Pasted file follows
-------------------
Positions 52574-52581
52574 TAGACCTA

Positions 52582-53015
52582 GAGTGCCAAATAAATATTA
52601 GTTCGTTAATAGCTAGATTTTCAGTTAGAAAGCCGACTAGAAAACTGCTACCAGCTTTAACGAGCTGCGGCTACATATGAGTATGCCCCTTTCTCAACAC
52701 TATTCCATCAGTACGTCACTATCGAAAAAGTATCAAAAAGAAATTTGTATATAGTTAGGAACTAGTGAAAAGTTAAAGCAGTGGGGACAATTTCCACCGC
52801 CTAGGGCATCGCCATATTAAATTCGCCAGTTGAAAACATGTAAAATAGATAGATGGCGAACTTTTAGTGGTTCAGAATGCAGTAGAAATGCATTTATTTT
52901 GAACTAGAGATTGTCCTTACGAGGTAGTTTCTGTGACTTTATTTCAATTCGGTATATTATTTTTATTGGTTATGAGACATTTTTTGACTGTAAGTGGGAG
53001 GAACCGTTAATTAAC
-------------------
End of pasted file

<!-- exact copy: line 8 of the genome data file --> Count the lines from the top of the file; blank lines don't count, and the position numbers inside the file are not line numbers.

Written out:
52901 GAACTAGAGATTGTCCTTACGAGGTAGTTTCTGTGACTTTATTTCAATTCGGTATATTATTTTTATTGGTTATGAGACATTTTTTGACTGTAAGTGGGAG